This is a common scenario in recent years. You scroll through Instagram looking for Halloween costume ideas, and you end up browsing through grids and hashtags to find make-up tips or hairstyles that stand out from the crowd. A celebrity is seen in an intricate Dia de los Muertos (or Day of the Dead), get-up. Their face is decorated with skulls in the La Catrina style. You then read the comments.

One person wrote, “It would be wonderful if you didn’t apropriate Mexican culture like this,” about Ashley Tisdale’s Day of the Dead Halloween look from 2016. Another replied, “Lighten up ppl. It’s a costume. It’s not just Tisdale that has caused social media debates about the subject.” Many YouTubers, and stars like Kate Hudson and Hilary Duff, have worn what’s commonly called “sugar skull makeup” on All Hallows Eve. This was followed by criticisms from dozens calling it cultural appropriation.  But is it?

woman with sugar skull makeup

Being a Latinx, who lived in Mexico City for most of my childhood and still visits the country regularly, I can admit that I was initially confused about the backlash. Although Dia de los Muertos is not related to Halloween, nor is it only observed in Mexico, it was one my favorite holidays growing up.

We would decorate plates and figurines in bright shapes and bake sweet bread, and then decorate sugar skulls (calaveras-de-azucar) with shiny tissue papers to take to the altar to remember the deaths of our loved ones. Still, for people outside of the culture, not acknowledging the tradition’s origins (which is part-indigenous and part-Catholic), and instead seeing it as nothing but a great Halloween costume, is offensive – but it doesn’t have to be.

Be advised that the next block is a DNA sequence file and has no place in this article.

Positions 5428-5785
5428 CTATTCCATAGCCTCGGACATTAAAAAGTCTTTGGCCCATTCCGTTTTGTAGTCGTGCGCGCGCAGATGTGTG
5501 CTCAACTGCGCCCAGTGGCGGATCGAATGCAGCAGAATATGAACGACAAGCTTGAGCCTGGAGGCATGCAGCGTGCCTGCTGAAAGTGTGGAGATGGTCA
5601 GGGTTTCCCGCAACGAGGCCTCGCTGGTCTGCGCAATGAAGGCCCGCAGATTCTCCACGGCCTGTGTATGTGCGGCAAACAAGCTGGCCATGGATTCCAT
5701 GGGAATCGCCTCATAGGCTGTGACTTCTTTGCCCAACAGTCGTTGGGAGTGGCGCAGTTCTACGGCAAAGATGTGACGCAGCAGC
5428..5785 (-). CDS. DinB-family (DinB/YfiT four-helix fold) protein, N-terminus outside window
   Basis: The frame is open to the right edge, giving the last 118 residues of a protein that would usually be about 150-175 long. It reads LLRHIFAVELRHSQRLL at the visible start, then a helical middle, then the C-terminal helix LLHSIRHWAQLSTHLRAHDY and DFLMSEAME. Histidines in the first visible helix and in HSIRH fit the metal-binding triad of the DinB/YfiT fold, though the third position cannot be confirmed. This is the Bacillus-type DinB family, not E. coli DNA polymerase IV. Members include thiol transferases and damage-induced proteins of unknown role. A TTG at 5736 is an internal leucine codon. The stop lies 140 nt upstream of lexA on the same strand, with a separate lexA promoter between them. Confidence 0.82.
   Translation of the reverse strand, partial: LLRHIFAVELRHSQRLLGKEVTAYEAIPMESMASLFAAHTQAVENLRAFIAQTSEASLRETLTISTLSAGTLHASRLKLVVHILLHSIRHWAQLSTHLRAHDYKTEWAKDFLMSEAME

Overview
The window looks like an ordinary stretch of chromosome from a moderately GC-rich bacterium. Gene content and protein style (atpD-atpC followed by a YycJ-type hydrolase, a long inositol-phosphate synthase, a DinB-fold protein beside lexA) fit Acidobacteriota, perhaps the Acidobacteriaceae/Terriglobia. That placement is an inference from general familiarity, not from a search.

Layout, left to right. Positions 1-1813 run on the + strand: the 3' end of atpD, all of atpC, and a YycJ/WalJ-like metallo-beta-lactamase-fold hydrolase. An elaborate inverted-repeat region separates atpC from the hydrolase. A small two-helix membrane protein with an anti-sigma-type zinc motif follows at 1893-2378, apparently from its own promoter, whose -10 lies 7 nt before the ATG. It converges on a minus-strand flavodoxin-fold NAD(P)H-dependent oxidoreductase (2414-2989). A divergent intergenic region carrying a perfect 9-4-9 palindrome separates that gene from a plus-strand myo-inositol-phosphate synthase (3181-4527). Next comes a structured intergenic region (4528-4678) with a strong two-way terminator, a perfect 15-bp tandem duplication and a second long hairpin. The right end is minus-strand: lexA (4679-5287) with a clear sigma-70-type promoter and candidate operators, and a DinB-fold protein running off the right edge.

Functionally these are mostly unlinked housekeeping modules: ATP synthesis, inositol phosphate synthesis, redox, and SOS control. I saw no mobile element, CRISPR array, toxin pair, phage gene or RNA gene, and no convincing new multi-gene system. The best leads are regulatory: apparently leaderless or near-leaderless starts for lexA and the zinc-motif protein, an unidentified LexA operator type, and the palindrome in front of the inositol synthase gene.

“As a makeup artist I’ve seen sugar skull makeup trends explode and fall in line with appropriation but I also love to see people express their culture and art,” said Valeria Leyva, a Mexican-American makeup artist. “Dia de los Muertos” is not just about painting your face in the shape of a sugar skull. We are paying tribute to our loved ones who have passed on. Death is seen as the beginning of another existence. There is a fine line between appreciation and appropriation. It all depends on how you view it, and how people carry on a tradition that isn’t their own.”

The main point of contention, according to Regina Merson, a Mexican-American beauty entrepreneur who founded Reina Rebelde, is the numerous points of differentiation between Dia de los Muertos, and any other holiday that involves dressing up in costume, such as Halloween.

Merson stated that it is not a holiday about horror or fantasy, but something that is meant be positive and soulful. “It is offensive when people paint Catrinas and make them look scary or bloody. This Catrina is not a comic-book character, but a dead relative.”

Sugar skull makeup can be used if done with the right intentions and respect for its significance. Merson also created three Reina Rebelde products: a 4 play dry eye color in Azteca and an On Your Face Contour + Color Trio, both in Coqueta. The Lip Brilliance color is in Bomba will be available at Walmart this month.

Merson stated, “Once people realize how sacred the holiday, they will be able to participate and appreciate it.” The makeup you make [in celebration of Dia de los Muertos] must be beautiful, vibrant, and uplifting. This is how you honor someone you love, and celebrate their life here on earth as well as their return visit from the afterlife. This feeling of love, respect and admiration should be reflected in the makeup.

woman in red and blue floral headdress

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